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independent contractors 7 articles

Fair Labor Standards Act: Wage Theft in the Retail Sales Industry

The Fraud List: Fair Labor Edition

This is the ninth installment in The Fraud List: Fair Labor Series Obviously, it would be illegal for an employer to reach into an employee’s pocket and take $20. Yet, it seems some businesses think it’s fine to alter their worker’s earnings so that they keep more money for themselves. In both cases, it’s stealing, and in both cases, it’s illegal. Wage theft can take many forms and even be difficult for an employee to notice. According to the Fair Labor Standards Act (FLSA), an employee is guaranteed a minimum wage, which may vary depending on location and employer, and ... Read More

FedEx settles FLSA class action for misclassified California drivers

FedEx Ground Package System Inc. has agreed to settle a Fair Labor Standards Act (FLSA) class action affecting more than 2,000 misclassified FedEx Ground and FedEx Home Delivery pickup and delivery drivers in California. According to Forbes, FedEx will be resolving the claims made, some dating all the way back to 2000, by means of a $228 million fund. The FedEx settlement came to fruition following a 2014 Ninth Circuit ruling that the company was actively misclassifying its drivers as “independent contractors” in order to avoid granting its employees fair compensation and benefits. The FedEx drivers responsible for bringing the ... Read More

California maid company fined for ignoring 2007 ruling

Violating the rules of employment set forth in the Fair Labor Standards Act can be an expensive way to do business. In August of 2007, a federal judge in the U.S. Central District Court for California in Santa Ana ordered Southern California Maid Services Inc. to pay nearly $3.5 million in back wages and another $1 million in liquidated damages to 385 of its employees. The court ruled that by improperly classifying their workers as independent contractors, Sergio Maldonado and Lorenza Rubio, the company owners, avoided paying minimum wage and overtime, which the FLSA requires. Then, last week, after finding ... Read More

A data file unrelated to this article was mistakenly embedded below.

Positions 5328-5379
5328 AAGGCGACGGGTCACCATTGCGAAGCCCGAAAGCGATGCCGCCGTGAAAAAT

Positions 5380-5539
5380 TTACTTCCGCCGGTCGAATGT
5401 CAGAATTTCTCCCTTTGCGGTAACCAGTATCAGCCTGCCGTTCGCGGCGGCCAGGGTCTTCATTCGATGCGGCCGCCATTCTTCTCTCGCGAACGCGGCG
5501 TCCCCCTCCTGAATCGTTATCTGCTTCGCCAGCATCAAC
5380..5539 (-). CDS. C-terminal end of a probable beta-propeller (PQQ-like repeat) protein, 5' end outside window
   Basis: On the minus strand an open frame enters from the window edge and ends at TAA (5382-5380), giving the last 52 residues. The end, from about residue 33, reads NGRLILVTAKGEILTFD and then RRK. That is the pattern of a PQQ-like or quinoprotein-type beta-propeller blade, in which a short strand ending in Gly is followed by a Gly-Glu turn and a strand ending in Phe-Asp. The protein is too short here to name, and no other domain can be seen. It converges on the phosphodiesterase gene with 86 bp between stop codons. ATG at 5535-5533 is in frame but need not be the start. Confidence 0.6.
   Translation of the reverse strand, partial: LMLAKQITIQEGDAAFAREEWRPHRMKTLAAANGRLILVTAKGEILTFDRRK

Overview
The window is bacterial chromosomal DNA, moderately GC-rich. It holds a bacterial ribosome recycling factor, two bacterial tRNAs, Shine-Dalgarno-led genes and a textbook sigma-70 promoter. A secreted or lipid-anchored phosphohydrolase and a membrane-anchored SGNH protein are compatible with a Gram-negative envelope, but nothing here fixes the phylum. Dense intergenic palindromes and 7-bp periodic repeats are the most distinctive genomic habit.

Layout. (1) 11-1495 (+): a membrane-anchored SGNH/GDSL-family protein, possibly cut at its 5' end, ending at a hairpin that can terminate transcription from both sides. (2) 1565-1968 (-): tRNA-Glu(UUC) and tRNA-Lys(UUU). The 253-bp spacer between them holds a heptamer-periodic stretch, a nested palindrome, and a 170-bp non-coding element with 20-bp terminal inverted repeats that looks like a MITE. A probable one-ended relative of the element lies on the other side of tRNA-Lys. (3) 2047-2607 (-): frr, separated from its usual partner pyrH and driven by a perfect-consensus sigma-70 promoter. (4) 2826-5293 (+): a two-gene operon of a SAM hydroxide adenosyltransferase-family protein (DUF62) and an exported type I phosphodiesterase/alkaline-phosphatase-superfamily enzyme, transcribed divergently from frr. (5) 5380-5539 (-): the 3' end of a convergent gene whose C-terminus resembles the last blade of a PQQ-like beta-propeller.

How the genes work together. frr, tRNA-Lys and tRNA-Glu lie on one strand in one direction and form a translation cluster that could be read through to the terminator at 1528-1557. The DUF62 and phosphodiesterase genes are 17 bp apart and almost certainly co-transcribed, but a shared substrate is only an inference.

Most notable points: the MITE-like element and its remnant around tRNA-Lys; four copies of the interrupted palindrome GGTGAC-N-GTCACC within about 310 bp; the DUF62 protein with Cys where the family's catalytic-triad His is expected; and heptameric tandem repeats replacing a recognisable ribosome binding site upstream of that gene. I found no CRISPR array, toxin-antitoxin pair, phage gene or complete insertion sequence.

Will the great recession mean more FLSA lawsuits?

An attorney representing a healthcare worker who is suing his employer for denied overtime says that lawsuits filed under the Fair Labor Standards Act may become more common during the economic recession. The plaintiff alleges that his employer, Delta-T Group and Delta-T Group Social Service Staffing, Inc. denied him overtime compensation by wrongly classifying him as an independent contractor. Because he is not appropriately classified as an employee of the company, the plaintiff cannot receive the same benefits that regular employees of the company received. “As corporate budgets continue to tighten, more employers are looking to classify workers as independent ... Read More

Woman crusades against epidemic of wage theft

Kim Bobo believes that employers in the United States are stealing from their workers. Not just nickels and dimes and not just in isolated incidents. She claims that the theft is rampant — that it has become a “national crisis at this moment in our nation” to the tune of $19 billion per year in unpaid overtime alone. Bobo is the founder and executive director of Interfaith Worker Justice, an organization that appeals to the shared convictions of all religions in protecting the rights of the everyday worker, especially low-wage workers. Bobo alleges that in meat processing plants, retail businesses, ... Read More

Obama bill seeks to clarify contractor employee classification

A bill introduced to the U.S. Senate on Sept. 12, 2007, by Sen. Barack Obama, S.2044, commonly called the Independent Contractor Proper Classification Act of 2007, would amend the Revenue Act of 1978. Goals of the bill are to require employers to treat workers misclassified as independent contractors as employees. According to the bill’s summary, the proper classification of these workers would ensure they are treated correctly in relation to employment tax purposes upon a determination of misclassification by the Secretary of the Treasury; repeal the ban on Treasury regulations or revenue rulings on employee/independent contractor classifications; and eliminate the ... Read More

They pitch sales in their pajamas

At one moment, Jeanine Brown is selling Ronco knives. Five minutes later, she’s answering questions about the secrets of getting rich from real estate foreclosures. Brown is an agent for LiveOps, a company based in Palo Alto, Calif., with a national network of 16,000 operators who work from home answering the phone for TV infomercials. Brown, who lives in Houston, works in her pajamas and never knows what she’ll be selling until the script pops up on her computer screen. “You have to learn to be relaxed,” Brown said. LiveOps is on a hiring spree, ramping up to handle all ... Read More